16
Mar

hen I was 7, growing up in a Czechoslovakia that had just recently shed Communist rule, my family took me on a trip to Hanover, Germany, to visit some émigré friends. This was my first visit to the West — the mythical place that most Eastern Europeans knew only from television commercials and Hollywood films. I was mesmerized by the obvious prosperity (to this day I can remember my first taste of the soft-serve ice cream at IKEA), the clean streets, and the sense of social order.

The West — both real and imagined — played a critical role in the success of post-Communist transitions the Czech Republic, Slovakia, and the Baltic states. The prospect of becoming like the West enabled politicians from these countries to justify policy decisions that would not otherwise have been accepted.

Many of the necessary reforms carried short-term political, economic, or social costs. Yet their proponents were able to point out to the expected benefits of joining the European Union and NATO, which required prospective members to put their political and economic house in order. More fundamentally, many voters in the post-Communist world wanted their countries to be as prosperous, democratic, and well-governed as the West — or, at least, as they imagined it to be. Even if their idea of the West was naïve, it helped them carry the burden of policy changes that have ultimately turned Central Europe into a much better place than it was 26 years ago. Read more…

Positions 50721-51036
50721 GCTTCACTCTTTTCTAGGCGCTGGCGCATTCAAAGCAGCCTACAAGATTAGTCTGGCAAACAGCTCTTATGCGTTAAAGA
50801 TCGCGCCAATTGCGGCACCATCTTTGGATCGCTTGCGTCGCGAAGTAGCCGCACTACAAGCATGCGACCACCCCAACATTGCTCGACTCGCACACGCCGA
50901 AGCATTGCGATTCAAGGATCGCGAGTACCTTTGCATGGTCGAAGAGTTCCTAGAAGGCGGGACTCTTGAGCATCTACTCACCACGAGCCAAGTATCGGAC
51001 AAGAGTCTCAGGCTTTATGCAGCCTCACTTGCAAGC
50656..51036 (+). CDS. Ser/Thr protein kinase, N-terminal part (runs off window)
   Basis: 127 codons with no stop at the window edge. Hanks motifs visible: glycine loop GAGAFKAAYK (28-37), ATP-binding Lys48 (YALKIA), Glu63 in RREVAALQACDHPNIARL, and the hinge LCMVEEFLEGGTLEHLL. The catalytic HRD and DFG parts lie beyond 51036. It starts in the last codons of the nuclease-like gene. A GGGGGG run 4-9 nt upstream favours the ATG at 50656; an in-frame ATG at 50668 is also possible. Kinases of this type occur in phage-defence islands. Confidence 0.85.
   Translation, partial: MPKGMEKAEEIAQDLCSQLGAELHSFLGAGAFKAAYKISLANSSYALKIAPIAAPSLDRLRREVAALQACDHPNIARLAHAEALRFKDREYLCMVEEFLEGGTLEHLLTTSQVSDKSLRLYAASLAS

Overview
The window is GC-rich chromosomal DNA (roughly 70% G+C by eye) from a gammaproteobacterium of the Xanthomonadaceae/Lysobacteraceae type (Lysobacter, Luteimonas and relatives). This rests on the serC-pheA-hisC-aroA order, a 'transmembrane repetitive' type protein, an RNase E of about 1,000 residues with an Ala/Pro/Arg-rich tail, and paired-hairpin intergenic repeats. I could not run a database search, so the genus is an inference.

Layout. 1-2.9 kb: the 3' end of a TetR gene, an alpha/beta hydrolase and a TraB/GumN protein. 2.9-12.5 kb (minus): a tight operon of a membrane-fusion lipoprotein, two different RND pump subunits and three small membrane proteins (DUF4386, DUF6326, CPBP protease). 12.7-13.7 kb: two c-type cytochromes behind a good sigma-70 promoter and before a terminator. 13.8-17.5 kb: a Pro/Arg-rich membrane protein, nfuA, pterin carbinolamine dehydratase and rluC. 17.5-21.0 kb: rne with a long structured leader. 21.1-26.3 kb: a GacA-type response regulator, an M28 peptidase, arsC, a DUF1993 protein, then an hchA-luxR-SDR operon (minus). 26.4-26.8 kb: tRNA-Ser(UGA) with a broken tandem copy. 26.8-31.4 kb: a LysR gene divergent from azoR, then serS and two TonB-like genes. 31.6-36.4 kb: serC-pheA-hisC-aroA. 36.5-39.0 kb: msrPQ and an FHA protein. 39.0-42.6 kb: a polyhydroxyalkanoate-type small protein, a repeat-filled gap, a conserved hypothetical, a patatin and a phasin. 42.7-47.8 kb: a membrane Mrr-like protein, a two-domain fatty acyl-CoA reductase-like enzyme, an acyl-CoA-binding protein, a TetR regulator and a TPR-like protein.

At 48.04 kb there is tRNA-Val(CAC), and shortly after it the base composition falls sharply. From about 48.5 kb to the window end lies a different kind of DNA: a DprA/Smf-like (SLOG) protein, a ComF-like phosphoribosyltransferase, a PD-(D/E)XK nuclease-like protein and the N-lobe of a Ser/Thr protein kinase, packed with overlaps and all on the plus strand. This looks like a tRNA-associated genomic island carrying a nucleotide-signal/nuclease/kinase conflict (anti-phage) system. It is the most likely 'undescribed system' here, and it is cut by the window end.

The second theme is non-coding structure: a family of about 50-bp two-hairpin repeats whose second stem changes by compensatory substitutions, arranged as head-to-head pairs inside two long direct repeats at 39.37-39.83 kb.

• By Dalibor Rohac is a research fellow at the American Enterprise Institute.
  • March 11, 2016
  • www.foreignpolicy.com

 

 

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